Week 2 Recap
While we finished the chassis by the end of Week 1, we discovered early Week 2 that the chassis was warped corner-to-corner and wobbled back and forth. We suspected the base plate, which was reused from our 2022 robot, so we detached it, but the chassis still had issues. In the end, we had to almost fully disassemble our chassis as the churros were installed poorly and pulled the chassis into a warp.
Our chassis challenges didn’t stop there. The Toughbox gearboxes on the two sides of the chassis were not performing equally. It took forever to diagnose, but we determined that it was due to assembly error as we had printed the AM14U5 instructions off the Andymark website in advance, but we got an older version. The new T23 version has an extra spacer in the gearboxes, which we had missed, causing worsened gearbox performance on the side made following the printed instructions (rather than the new version, which came in the box and was posted on the Andymark site right after we’d already printed ours out).
By the middle of Week 2, we had Identified three possible intake arm/claw mechanisms:
Pneumatically actuated claw with cube and cone settings
Rack and pinion or pneumatic “crush” arm
Compliance wheel roller intake (inspired by 1339)
Each mechanical officer claimed one of these ideas and began prototyping. Prototyping was done in a couple days and we compared the designs:
The claw design did not hold onto any of the game pieces really well, and the spacing was poor
The crush arm design was discarded after difficulty designing two separate compressions
The compliance wheel roller intake worked great, with separate spacing for cubes and cones
We then considered whether we wanted three collinear axles for cube/cone spacing or whether two sets of two axles stacked vertically would be more effective. We eventually decided to go with the stacked intake since it needed less precision to pick up game pieces and would be easier to program since the game pieces would be held at more similar distances relative to the pivot point.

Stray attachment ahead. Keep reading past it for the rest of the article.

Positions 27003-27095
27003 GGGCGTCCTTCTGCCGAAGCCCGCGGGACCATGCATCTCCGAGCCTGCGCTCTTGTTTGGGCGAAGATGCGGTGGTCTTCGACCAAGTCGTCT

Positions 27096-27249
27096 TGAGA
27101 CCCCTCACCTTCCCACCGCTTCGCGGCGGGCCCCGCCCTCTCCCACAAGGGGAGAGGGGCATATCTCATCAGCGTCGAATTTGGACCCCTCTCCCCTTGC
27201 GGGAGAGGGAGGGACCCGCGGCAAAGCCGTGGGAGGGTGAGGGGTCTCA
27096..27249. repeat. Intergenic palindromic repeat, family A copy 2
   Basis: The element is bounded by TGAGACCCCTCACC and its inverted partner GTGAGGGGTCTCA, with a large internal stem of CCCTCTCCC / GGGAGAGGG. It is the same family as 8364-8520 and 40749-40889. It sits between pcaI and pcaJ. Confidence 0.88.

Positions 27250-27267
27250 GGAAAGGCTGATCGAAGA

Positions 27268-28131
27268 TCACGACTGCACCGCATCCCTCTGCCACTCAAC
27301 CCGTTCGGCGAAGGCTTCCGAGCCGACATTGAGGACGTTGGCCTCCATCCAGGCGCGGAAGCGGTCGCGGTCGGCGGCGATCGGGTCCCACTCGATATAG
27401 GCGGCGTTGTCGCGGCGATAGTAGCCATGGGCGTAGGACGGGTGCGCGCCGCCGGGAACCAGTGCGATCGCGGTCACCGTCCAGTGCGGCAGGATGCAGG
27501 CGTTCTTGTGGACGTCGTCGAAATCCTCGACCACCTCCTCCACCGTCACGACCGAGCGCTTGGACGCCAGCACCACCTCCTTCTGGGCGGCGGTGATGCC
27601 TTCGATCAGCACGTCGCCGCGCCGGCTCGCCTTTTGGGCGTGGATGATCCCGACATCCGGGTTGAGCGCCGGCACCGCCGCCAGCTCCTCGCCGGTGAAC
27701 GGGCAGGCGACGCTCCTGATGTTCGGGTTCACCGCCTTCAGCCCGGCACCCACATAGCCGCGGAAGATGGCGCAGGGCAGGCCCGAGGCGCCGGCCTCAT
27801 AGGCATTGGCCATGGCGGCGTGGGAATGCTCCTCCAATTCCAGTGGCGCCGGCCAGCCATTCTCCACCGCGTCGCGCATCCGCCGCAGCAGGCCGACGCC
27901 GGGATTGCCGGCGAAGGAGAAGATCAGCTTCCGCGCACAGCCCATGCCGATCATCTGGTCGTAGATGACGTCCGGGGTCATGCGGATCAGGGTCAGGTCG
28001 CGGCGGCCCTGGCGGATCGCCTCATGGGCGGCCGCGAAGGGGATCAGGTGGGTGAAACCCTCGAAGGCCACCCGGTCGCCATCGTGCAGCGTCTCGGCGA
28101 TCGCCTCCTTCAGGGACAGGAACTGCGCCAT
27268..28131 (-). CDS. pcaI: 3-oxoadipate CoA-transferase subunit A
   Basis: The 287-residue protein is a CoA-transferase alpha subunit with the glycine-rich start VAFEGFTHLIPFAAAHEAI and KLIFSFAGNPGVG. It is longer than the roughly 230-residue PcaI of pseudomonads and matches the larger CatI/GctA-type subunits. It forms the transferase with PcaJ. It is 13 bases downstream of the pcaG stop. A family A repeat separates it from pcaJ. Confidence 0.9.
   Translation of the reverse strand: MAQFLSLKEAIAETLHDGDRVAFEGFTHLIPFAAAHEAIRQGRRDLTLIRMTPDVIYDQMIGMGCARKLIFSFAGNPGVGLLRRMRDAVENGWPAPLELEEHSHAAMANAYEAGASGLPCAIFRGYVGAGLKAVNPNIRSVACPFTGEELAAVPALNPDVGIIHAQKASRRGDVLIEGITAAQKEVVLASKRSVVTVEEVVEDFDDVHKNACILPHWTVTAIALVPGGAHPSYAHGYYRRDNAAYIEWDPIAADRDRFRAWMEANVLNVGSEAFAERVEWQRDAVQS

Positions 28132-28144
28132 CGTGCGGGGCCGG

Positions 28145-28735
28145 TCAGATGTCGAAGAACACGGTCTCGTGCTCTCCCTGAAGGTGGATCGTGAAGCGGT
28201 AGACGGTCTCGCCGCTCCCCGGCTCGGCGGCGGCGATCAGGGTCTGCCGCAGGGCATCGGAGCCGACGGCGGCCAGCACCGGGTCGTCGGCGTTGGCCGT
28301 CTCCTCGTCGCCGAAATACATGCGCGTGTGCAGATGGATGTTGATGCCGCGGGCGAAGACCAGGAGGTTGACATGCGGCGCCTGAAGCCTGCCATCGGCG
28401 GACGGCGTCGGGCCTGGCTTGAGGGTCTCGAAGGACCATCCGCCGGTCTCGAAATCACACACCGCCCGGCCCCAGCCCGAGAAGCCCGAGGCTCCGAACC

After continued math on the whiteboards, we determined that we needed a second stage for the elevator we are using as our arm and found the height that our pulley would need to be at to work well while keeping our robot’s center of gravity lower. Fortunately we had already ordered a second stage elevator kit from Thriftybot and enough Max tube from REV to make it work. We finished elevator design in the middle of Week 2 and cut our first metal of the season on Thursday. Most of the metal was cut by Saturday and assembly of final robot mechanisms has begun! The pivot point for the elevator remains an unsolved problem, but a ½" or ¾" dead axle seems to be a promising solution.
The programming team continued their work on PhotonVision and preparation for autonomous programming.
@EmerqldWither had the programming team split roles. Some programmers calibrated PhotonVision to work optimally with the OV9281 and Lifecam, others were working on autonomous code practice. This year we are using PathPlanner for autonomous routines and moving forward with the new Commands framework for writing autonomous and teleop commands. Later in the week, the whole programming team came back together to connect our Beelink mini pc (“Greggy”) to our programming chassis (“Gregory”) with our new network switch (“Greg”) to make a robot with vision capabilities for programming practice, known as “Greg³”.
In addition to actually programming, we also set up Git and GitHub for the new year and pushed our 2023 robot code.
Electronics-wise, we gathered all the electronics that we needed for our 2023 robot and soldered barrel jacks and higher-gauge wires to the regulators we purchased to power our Beelink mini pc and our network switch. We also put Anderson powerpoles on all our NEOs and Spark MAXes to get them ready for assembly on the robot as soon as the chassis is back together.